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Case sensitivity of URLs

Softpanorama site uses case sensitive URLs; Junk bots written for Windows which present URL in low case have problem

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Domain names are case insensitive according to RFC 4343. The rest of URL is sent to the server via the GET method. This may be case sensitive or not. Sites that are hosted on Windows tend to be case insensitive as the underlying file system is case insensitive. Sites hosted on Unix type systems tend to be case sensitive as their underlying file systems are typically case sensitive. The host name part of the URL is always case insensitive, it's the rest of the path that varies.

Traditionally Web sites which use apache server have case sensitive URLs. In such sites there may be URLs, or parts of URLs, where case doesn't matter (that can be achieved via softlinks), but identifying these may not be easy. Users should always consider that URLs are case-sensitive. Looks like starting around Apache 2.1/2.2, there is a directive  "CheckCaseOnly on" was introduced could turn off the "spelling" feature and leave only the case feature active.  A side effect is this could possibly help us do #1 by detecting those URL's that are bad, assuming it logs those cases where it got activated.

This W3 guideline is reasonable. It simply states that one shouldn't make an assumption on how the server handles the URL you are submitting. It is up to the server how to handle the request URL. Most of web servers are unix/linux and that means most of web servers are case sensitive.  You can mount you Web site a SAMBA share.  Since SAMBA files are case-insensitive, a request from Apache for a file would succeed regardless of the case.

You can however to implement case insensitivity in Apache by using 'CheckSpelling On' from mod_speling. It is also possible  to convert URL to lower case via mod rewrite:

RewriteEngine on
rewritemap lowercase int:tolower
RewriteCond $1 [A-Z]
RewriteRule ^/(.*)$ /${lowercase:$1} [R=301,L] 

On the other hand, Wikipedia is case sensitive except the first character of the title. The URLs  and  leads to the same article, but returns 404.

Universal Resource Locators (URLs)

Every resource available on the Web --- HTML document, image, video clip, program, etc. --- has an address that may be encoded by a Universal Resource Locator, or "URL" (defined in [RFC1738]).

URLs typically consist of three pieces:

  1. The name of the protocol used to transfer the resource over the Web.
  2. The name of the machine hosting the resource.
  3. The name of the resource itself, given as a path.

Consider the URL that designates the current HTML specification:

This URL may be read as follows: Use the HTTP protocol to transfer the data residing on the machine in the file /TR/WD-html4/cover.html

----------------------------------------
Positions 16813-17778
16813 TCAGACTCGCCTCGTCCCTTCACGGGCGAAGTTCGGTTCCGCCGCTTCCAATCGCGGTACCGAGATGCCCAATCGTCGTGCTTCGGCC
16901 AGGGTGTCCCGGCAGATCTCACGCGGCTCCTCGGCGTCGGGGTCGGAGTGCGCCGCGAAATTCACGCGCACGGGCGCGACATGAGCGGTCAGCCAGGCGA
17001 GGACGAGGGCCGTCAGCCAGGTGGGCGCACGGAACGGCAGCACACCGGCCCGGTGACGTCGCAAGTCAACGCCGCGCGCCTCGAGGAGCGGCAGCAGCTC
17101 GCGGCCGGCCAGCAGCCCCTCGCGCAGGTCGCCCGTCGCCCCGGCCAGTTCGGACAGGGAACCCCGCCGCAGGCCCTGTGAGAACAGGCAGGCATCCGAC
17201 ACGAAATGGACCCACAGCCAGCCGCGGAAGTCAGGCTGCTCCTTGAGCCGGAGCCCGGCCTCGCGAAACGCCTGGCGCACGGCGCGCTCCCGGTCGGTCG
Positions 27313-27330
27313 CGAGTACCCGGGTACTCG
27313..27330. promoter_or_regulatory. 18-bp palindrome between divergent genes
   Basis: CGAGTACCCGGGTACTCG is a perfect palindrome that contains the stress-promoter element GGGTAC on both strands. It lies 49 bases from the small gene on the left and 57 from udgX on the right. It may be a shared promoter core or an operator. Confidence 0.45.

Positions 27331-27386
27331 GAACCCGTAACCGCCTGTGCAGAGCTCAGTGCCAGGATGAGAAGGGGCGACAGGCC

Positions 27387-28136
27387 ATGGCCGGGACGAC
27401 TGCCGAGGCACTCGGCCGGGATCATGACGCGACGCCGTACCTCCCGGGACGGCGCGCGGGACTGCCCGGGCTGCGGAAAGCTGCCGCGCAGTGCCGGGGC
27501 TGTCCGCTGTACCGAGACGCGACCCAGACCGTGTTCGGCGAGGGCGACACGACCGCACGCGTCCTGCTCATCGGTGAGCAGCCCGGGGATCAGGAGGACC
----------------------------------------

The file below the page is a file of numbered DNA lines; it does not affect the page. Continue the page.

URLs in general are case-sensitive (with the exception of machine names). There may be URLs, or parts of URLs, where case doesn't matter, but identifying these may not be easy. Users should always consider that URLs are case-sensitive. /u

The character set of URLs that appear in HTML is specified in [RFC1738].

Fragment URLs

The URL specification en vigeur at the writing of this document ([RFC1738]) offers a mechanism to refer to a resource, but not to a location within a resource. The Web community has adopted a convention called "fragment URLs" to refer to anchors within an HTML document. A fragment URL ends with "#" followed by an anchor identifier. For instance, here is a fragment URL pointing to an anchor named section_2:

Relative URLs

A relative URL (defined in [RFC1808]) doesn't contain any protocol or machine information, and its path generally refers to an HTML document on the same machine as the current document. Relative URLs may contain relative path components (".." means the parent location) and may be fragment URLs.

Relative URLs may be resolved to full URLs, for example when the user attempts to follow a link from one document to another. [RFC1808] defines the normative algorithm for resolving relative URLs. The following description is for convenience only.

Briefly, a full URL is derived from a relative URL by attaching a "base" part to the relative URL. The base part is a URL that may come from any or all of the following sources:

[RFC1808] specifies the precedence among multiple sources of base information. For the purposes of this explanation, the last piece of base information takes precedence over the others and HTTP headers are considered to occur earlier than the document HEAD.

If no explicit base information accompanies the document, the base URL is that which designates the location of the current document.

Given a base URL and a relative URL (that does not begin with a slash), a full URL is derived as follows:


In HTML, URLs play a role in these situations:

In each case, authors may use a full URL, a fragment URL, or a relative URL. Please consult the section on anchors for more information about links and URLs.


In addition to HTTP URLs, authors might want to include MAILTO URLs (see [RFC1738]) in their documents. MAILTO URLs cause email to be sent to some email address. For instance, the author might create a link that, when activated, causes the user agent to open a mail program with the destination address in the "To:" field.

MAILTO URLs have the following syntax:


User agents may support MAILTO URL extensions that are not yet Internet standards (e.g., appending subject information to a URL with the syntax "?Subject=my%20subject" where any space characters are replaced by "%20").

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... section 2.7.3

The scheme and host are case-insensitive and normally provided in lowercase; all other components are compared in a case-sensitive manner.



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